HC Deb 20 March 1997 vol 292 cc1068-9
11. Mrs. Bridget Prentice

To ask the Secretary of State for the Home Department if he will make a statement on the number of crimes committed by young people. [19792]

Mr. Maclean

The best indicator we have of youth crime is the number of young people known to have been involved in offending. In 1995, 179,000 persons aged under 18 were either cautioned by the police or convicted by the courts.

Mrs. Prentice

Does not the Minister realise that young offenders commit some 7 million crimes, yet only 1.3 per cent. of them are ever prosecuted, and that half of those who are prosecuted find that their criminal charges are dropped or that they get absolute or conditional discharges? Does he not realise that, by the time the young offenders reach court, the offence is a distant dream? Does he now accept that our policy of fast-track punishment for young offenders is the only way to solve the problem?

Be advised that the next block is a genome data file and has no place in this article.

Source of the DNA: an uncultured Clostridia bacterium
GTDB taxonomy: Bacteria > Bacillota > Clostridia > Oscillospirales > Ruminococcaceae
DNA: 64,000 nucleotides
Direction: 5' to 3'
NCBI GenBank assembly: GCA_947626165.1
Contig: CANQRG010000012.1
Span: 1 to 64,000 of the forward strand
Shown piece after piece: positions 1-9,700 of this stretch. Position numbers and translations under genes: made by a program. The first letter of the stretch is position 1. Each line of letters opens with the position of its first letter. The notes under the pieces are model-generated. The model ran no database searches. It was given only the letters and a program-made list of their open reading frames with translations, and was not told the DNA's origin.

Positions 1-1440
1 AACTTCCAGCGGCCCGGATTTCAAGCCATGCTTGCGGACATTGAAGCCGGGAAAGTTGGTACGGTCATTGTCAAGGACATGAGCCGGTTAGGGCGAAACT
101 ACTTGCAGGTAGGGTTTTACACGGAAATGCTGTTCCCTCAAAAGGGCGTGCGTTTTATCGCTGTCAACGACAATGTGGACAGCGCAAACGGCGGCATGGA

Mr. Maclean

If the hon. Lady is concerned about juvenile crime, she should welcome our Green Paper. All the Opposition have produced is a ragbag of incoherent soundbites and wish lists and no idea about how to make them work in practice. The Government have a carefully thought out strategic approach which goes to the root of juvenile offending. From what we have heard this afternoon, a party that thinks it can solve juvenile crime by abolishing the rule of doli incapax is not living in the real world. Perhaps the hon. Lady should take up the issue with the shadow spokesman who voted against curfew orders in 1990, voted to cut community sentences from 240 hours, voted to cut the sentence at attendance centres, and said that holding parents responsible for controlling their children's behaviour would only make matters worse. We cannot trust a word Labour says on crime.